MedGenome, Inc. has been selected for the 2019 Best of Foster City Award in the Corporate Headquarters category by the Foster City Award Program.
Each year, the Foster City Award Program identifies companies that we believe have achieved exceptional marketing success in their local community and business category. These are local companies that enhance the positive image of small business through service to their customers and our community. These exceptional companies help make the Foster City area a great place to live, work and play.
MedGenome, a genomics-driven research and diagnostics company, today announced the appointment of Dr. Andrew Peterson as its Chief Scientific Officer.
Dr. Peterson will lead the company’s research programs to identify drug targets and biomarkers by leveraging its unparalleled access to south Asian cohorts and disease phenotypes. Its large network of collaborations with hospitals across India has enabled MedGenome to create a research platform to tap into thousands of patient records with oncology, auto-immune, metabolic and rare disease diagnoses. The platform capabilities are amplified by MedGenome’s high-throughput genomics sequencing and data analysis/interpretation capabilities. Dr. Peterson will also be instrumental in strengthening the organization’s capabilities and capacities to perform and execute large scale genomics research projects.
Prior to joining MedGenome, Dr. Peterson was Senior Director of Molecular Biology at Genentech, primarily focused on genomics applications for therapeutic interventions in areas such as cardiovascular diseases and liver diseases, resulting in molecules in clinical development.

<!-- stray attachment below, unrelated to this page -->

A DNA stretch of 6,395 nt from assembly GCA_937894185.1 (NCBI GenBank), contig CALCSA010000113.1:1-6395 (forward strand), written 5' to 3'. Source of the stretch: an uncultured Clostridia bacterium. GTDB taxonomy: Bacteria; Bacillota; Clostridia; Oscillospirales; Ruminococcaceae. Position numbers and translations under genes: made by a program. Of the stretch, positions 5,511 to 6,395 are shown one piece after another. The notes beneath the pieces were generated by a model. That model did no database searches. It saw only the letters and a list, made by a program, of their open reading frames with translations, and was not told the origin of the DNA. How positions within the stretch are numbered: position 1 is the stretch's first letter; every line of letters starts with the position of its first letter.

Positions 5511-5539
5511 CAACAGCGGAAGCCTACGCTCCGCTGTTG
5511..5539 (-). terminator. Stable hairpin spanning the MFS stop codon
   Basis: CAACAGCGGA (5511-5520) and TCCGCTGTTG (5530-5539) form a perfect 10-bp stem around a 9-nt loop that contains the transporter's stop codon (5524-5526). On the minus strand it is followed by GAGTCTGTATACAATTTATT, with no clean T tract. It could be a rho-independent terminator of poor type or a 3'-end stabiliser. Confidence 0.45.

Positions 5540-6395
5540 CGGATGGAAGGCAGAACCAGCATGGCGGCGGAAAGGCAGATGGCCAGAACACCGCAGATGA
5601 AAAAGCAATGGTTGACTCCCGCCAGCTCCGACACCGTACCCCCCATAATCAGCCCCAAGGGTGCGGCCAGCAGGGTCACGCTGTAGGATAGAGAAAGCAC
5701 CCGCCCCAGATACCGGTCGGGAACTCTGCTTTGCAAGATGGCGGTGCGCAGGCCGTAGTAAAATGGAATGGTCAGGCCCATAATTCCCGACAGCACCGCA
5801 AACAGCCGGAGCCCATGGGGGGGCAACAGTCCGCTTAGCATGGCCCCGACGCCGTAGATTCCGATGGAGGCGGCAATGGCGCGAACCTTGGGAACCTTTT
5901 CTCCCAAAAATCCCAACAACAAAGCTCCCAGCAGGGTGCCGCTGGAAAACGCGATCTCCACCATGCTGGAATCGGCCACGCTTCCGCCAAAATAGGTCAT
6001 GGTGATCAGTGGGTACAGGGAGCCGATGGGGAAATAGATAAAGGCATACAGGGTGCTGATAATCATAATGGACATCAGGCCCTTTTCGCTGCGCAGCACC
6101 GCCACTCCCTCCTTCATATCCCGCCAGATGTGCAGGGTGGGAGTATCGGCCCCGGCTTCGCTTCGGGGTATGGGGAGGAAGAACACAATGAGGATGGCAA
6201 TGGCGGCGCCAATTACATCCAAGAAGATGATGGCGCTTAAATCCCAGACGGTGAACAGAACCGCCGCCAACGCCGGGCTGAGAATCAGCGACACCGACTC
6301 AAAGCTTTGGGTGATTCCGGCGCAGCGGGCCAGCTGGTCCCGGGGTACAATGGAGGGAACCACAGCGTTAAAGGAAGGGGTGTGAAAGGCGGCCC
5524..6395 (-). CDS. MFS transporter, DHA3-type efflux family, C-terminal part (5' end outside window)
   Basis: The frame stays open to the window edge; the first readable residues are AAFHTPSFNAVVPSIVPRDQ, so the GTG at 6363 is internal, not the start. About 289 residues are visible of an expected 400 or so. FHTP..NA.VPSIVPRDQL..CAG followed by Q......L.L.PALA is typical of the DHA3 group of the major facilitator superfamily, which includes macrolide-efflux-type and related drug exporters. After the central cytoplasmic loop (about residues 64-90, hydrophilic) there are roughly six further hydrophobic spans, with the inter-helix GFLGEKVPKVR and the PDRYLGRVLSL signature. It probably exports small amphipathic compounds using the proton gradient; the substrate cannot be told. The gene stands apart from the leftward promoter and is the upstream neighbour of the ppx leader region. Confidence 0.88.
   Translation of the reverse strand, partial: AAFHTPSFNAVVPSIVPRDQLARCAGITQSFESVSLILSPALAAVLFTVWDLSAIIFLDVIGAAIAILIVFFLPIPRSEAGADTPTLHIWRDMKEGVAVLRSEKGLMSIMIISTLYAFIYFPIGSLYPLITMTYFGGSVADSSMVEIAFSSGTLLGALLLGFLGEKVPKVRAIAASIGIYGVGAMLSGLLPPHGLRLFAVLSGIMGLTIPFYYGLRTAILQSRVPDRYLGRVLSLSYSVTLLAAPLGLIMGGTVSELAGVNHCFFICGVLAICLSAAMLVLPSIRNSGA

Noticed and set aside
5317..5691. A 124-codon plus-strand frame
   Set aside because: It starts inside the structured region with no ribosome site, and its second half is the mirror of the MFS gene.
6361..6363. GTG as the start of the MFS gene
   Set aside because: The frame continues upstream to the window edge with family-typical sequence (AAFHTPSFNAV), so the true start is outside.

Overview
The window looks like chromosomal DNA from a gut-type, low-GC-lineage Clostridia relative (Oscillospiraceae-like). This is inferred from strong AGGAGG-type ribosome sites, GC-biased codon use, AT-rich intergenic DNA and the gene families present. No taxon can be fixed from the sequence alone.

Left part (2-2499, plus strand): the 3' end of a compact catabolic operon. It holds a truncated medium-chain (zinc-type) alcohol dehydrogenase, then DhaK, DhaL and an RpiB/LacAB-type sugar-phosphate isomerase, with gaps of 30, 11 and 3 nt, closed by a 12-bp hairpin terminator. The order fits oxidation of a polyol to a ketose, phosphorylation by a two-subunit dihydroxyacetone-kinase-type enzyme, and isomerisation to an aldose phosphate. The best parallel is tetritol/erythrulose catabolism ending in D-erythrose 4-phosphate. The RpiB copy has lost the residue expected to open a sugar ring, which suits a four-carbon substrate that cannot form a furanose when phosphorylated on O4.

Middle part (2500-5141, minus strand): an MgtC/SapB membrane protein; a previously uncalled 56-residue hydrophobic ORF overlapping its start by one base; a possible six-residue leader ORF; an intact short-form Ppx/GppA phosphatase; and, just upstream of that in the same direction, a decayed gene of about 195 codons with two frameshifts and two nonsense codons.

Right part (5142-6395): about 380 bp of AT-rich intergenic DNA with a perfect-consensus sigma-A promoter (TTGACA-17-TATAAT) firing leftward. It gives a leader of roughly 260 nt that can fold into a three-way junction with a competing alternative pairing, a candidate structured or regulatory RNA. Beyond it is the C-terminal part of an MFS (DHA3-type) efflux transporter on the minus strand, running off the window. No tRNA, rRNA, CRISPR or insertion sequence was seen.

Scientists from MedGenome, Bangalore, India in collaboration with oncologists from Tata Memorial Hospital, Mumbai, India and scientists at Genentech, a member of the Roche Group, South San Francisco, Calif., USA, report in Cancer Cell the identification of a treatable mutation linked to lung cancer. A mutation in HER2, a gene normally amplified in breast cancer, was found mutated in a familial lung cancer patient. Based on the mutation profile the patient was treated with an approved HER2 inhibitor that normally is used for treating breast cancer. The study also reports several additional actionable activating HER2 mutations in multiple cancers in the same region of HER2 as observed in the lung cancer patient.
The published study examines the feasibility of treating Lynch syndrome using a personalized cancer vaccine approach by identifying potential immunogenic tumor specific alterations.
Lynch syndrome is a hereditary cancer arising from loss of function mutations in DNA mismatch repair genes, such as MLH1, MSH2, MSH3, MSH6, PMS2, and EPCAM. “Over 1 million Americans are affected by Lynch syndrome according to the Cancer Moonshot Blue Ribbon Panel, wherein only 5% are aware of this” said Prof Henry T. Lynch whose groundbreaking research in 1960s led to the discovery of cancer family syndrome or hereditary nonpolyposis colorectal cancer (HNPCC) also referred to as Lynch syndrome.